Phil Flynn, an aide of Irish Prime Minister Bertie Ahern, has resigned after being implicated in the scandal. Flynn, a former vice president of IRA's political arm Sinn Fein has traveled to Bulgaria with Cunningham.

"Our services have no such information," Petkanov said referring to the alleged deals. "If our Irish colleagues dispose of some data, they will be able to verify them."

Petkanov said such large financial transaction could hardly remain unnoticed in Bulgaria.

"It can't be ruled out, but seems to me quite difficult," he said. /bnn/


Comment: A Wink From Belfast To Belmarsh

Neither Sinn Féin Nor Islamists Can Be Damned Without Evidence

Peter Preston
Monday February 21, 2005
The Guardian

Welcome - same place, more or less same time - to the house of hiatus, the den of dislocation called Westminster. It's tomorrow, and two big moments are coming.

One is for Charles Clarke, the home secretary, feverishly pushing his burden of control orders: bad news for a hundred or so uncharged, untried and unconvicted terrorist suspects, doomed to be shoved aboard planes to north Africa or plonked in the cell of their own front parlours. The other features the Northern Ireland secretary Paul Murphy, wagging his finger at Sinn Féin over a bank's missing £26m. Will he stop their sweeties, put a lid on their expenses box?

Whatever he does, the bearded boys buried in Belmarsh would settle for it in a trice. Fashionable terrorists these days seem to chant the Qur'an not a Hail Mary. But the evidence against the incarcerated Muslims - evidence that will never get near a court - is standard casserole de spook, a hotpot of intelligence reportage, informer finger-pointing, surveillance and telephone tapping. And against Sinn Féin? Well, we wait to see where Friday's Garda raids will take us, but the spooks have their accustomed role in this Irish stew.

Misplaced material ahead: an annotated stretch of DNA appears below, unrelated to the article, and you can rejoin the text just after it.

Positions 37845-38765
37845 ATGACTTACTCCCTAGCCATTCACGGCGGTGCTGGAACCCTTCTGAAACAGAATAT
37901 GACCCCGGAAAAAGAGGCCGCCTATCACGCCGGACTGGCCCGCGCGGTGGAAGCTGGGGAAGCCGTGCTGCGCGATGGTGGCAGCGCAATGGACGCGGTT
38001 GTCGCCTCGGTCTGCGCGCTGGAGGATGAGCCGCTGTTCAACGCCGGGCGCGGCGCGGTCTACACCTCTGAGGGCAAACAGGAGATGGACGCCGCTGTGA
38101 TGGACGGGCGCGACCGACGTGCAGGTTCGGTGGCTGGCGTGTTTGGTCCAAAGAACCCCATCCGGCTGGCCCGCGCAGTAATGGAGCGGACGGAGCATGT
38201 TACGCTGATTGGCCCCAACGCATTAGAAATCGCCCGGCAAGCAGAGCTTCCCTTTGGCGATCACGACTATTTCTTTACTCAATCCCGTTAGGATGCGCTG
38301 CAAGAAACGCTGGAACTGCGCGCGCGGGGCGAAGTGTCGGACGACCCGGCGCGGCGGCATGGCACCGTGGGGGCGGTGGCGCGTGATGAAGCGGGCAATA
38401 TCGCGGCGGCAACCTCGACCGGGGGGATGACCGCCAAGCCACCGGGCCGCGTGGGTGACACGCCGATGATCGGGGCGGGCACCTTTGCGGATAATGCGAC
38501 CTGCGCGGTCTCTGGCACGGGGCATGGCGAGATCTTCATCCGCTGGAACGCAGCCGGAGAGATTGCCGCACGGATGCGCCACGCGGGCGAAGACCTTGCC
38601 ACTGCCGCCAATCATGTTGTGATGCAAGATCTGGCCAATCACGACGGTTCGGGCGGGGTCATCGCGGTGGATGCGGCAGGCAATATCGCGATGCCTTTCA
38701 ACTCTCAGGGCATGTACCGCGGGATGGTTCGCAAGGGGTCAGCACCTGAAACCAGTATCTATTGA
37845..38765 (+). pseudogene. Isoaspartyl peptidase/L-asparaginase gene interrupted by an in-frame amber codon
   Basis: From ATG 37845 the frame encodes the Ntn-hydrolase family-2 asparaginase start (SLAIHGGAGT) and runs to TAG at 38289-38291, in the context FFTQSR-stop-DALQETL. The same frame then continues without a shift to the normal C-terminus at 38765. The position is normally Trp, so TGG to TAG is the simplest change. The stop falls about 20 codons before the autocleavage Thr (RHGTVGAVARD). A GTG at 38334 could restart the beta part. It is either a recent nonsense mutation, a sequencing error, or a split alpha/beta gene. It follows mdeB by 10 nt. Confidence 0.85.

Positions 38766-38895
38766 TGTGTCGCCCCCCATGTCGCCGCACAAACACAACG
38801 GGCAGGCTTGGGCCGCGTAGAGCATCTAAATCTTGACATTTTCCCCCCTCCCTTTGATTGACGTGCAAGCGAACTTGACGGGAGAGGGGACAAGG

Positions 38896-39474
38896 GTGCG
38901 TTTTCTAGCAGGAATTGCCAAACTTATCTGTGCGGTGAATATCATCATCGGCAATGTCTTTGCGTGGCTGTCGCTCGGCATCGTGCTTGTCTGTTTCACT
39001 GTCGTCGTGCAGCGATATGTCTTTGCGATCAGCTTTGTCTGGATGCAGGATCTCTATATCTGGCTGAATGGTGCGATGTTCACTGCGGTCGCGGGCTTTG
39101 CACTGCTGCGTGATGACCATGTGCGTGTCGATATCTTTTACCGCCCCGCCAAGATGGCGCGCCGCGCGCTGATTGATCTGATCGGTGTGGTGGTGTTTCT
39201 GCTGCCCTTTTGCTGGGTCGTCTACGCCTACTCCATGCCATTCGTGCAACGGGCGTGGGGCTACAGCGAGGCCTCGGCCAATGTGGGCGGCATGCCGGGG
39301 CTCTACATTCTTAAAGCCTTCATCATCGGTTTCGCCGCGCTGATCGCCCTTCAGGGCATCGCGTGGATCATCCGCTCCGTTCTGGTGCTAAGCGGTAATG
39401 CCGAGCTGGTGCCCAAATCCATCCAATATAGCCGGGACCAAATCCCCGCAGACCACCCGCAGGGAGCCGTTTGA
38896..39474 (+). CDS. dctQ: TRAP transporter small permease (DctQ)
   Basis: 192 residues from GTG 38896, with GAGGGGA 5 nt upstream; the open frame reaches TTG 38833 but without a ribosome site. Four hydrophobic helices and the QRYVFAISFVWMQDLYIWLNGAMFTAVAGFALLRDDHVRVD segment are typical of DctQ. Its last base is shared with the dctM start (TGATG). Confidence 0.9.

Neither Belmarsh nor Belfast, in short, has produced facts that sit snugly with what we call justice. They come bearing allegations that dare not speak their name in open (or any sort of) court. They can be shown to prime ministers or home secretaries under cover of darkness, but that's your lot.

Both cases supposedly involve wild men prepared to kill, rob and money-launder for the cause (though some IRA members have actually killed, years ago, rather than merely talked about it). Both fall easily into the bumper bundle of terror warfare beloved by George Bush. Then the differences begin.

For the Provisional IRA, though it murdered so many for so long, is not al-Qaida. It has (largely) stopped killing, if not beating and intimidation. It has political objectives. It is a prospective peace partner. At which point, other criteria suddenly apply.

Can you vote for the cause the IRA espouses? Of course, in increasing numbers both north and south. Are men who (allegation again) sit on its army council fit players in devolved government? They have been before and may be again - as well as welcome guests at No 10 and the White House.

So, a decade after the main violence ended, shouldn't Northern Ireland be returning to a kind of normality, featuring proper local democracy and a rigorous re-assertion of the rule of law?